harping on

Calling all harpers: The Arts Council wants you

A major survey is being carried out to “help shape the future of the harp in Ireland”.

THE ARTS COUNCIL is conducting a major national survey on harping in Ireland.

Toner Quinn, founder of the Journal of Music, has been commissioned to carry out the research.

Quinn said that the survey will help the Arts Council decide how it should invest in harping in the future.

“The harp has not been given the attention it deserves. It’s one of the bedrocks of Irish music. Everything in traditional music is influenced by the harp.”

He added that the harp also has “huge symbolic value” for Ireland, noting its presence on everything from “our coins to the uniforms of army soldiers”.

Quinn said there has been a resurgence in harping in recent years, stating: “Since 2000, there’s definitely more people playing the harp.”

He noted the diversity of the instrument, saying it is used in various music styles – from traditional and jazz to contemporary and beyond.

People often only hear it at weddings where a certain type of repertoire is played, but there’s a whole other side to it.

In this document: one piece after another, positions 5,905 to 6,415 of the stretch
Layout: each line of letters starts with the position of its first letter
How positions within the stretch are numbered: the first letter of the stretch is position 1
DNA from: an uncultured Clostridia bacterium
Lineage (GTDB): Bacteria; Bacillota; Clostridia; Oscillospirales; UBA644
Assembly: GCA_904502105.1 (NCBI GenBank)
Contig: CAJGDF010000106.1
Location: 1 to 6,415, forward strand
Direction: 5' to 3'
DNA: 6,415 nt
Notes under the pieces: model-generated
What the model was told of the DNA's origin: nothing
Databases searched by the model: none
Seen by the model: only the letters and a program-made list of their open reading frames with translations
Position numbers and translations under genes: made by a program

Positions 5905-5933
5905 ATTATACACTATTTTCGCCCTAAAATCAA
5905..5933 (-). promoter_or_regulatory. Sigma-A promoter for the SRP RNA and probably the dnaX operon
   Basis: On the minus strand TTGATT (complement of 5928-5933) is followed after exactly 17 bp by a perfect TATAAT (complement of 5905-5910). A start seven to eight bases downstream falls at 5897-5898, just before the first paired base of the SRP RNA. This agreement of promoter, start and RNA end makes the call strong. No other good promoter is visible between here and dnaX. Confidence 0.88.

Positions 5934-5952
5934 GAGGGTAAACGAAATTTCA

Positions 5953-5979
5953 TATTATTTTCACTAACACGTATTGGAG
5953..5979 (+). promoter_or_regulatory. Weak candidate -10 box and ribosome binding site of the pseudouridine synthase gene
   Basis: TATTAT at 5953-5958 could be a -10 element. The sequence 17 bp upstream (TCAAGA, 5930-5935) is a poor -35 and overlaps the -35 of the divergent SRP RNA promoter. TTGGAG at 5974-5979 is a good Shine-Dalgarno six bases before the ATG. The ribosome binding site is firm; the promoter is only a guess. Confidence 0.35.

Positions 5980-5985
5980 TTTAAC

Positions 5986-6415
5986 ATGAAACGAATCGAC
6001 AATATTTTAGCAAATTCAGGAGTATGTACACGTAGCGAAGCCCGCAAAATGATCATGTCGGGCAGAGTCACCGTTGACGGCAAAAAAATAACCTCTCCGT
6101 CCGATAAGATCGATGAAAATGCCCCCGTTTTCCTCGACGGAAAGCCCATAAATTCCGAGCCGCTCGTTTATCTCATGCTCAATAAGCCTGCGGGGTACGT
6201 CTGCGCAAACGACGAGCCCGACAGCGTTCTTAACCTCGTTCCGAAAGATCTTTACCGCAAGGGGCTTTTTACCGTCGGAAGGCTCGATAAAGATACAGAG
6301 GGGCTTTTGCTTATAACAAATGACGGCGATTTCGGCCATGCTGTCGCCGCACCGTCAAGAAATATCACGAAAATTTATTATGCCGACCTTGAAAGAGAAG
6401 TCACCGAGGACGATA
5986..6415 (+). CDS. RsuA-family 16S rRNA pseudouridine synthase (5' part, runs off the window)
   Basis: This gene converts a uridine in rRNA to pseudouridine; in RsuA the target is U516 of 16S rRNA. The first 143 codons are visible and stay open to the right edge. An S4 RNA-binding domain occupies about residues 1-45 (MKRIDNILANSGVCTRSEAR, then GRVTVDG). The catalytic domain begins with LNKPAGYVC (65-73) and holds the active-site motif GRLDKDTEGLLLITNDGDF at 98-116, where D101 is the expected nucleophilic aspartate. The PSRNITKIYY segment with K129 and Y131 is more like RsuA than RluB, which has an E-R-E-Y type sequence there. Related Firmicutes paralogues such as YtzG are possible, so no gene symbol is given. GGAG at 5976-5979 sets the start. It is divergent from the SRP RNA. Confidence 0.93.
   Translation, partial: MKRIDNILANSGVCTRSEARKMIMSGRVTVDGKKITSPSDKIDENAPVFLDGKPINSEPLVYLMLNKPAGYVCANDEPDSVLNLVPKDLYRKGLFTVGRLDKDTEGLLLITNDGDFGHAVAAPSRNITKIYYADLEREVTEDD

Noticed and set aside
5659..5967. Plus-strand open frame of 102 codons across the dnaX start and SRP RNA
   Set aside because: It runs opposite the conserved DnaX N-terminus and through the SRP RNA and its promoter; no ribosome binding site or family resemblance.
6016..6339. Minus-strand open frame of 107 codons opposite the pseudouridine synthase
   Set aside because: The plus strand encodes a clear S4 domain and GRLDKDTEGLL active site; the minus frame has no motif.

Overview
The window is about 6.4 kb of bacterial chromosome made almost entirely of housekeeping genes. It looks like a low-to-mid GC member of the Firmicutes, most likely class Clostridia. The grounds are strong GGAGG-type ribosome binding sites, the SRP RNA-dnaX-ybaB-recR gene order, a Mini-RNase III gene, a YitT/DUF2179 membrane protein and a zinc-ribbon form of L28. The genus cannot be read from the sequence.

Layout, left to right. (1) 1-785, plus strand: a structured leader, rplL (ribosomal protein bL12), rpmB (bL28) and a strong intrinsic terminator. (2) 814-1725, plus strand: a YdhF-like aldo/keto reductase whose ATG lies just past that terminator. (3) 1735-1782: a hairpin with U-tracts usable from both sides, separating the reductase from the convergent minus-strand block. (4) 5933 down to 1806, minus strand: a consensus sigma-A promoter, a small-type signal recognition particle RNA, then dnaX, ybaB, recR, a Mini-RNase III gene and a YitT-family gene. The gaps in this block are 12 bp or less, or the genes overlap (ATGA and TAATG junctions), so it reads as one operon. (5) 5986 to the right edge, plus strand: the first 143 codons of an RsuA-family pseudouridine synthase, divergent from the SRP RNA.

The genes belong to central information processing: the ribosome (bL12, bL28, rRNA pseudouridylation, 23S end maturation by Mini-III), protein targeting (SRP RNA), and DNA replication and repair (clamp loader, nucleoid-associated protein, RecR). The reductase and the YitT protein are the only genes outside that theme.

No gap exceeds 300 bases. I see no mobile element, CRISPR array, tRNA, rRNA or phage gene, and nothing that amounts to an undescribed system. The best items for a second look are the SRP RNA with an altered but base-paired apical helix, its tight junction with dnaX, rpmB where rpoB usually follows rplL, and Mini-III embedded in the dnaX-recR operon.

The Arts Council has said that it is keen to to examine the current “vibrant” state of harping and “identify gaps in provision and explore opportunities for cooperation and development to secure the future of the instrument”.


Paul Flynn, Head of Traditional Arts at the Council, said the survey represents “an important opportunity to document the full breadth and scope of harp playing throughout the island of Ireland”.

We are fortunate to have such a rich harping history and so many excellent contemporary practitioners. The Arts Council wants to engage as many harpers as possible in this research to guide our work into the future.

harp survey 2 Sample question from the survey. Arts Council Arts Council

Quinn, who is a lecturer at NUI Galway and a fiddle player, previously worked with the Council to compile the report Towards a Policy for the Traditional Arts.

The deadline for completing the harping survey is Tuesday, 8 July. The final report is due to be completed by the end of August.

“This is a once-in-a-lifetime opportunity for people to help shape the future of the harp in Ireland,” Quinn added.

Read: Artists receive over €3 million in bursaries over the past three years

Read: ‘We need to get away from Celtic Tiger thinking’ – Arts Council

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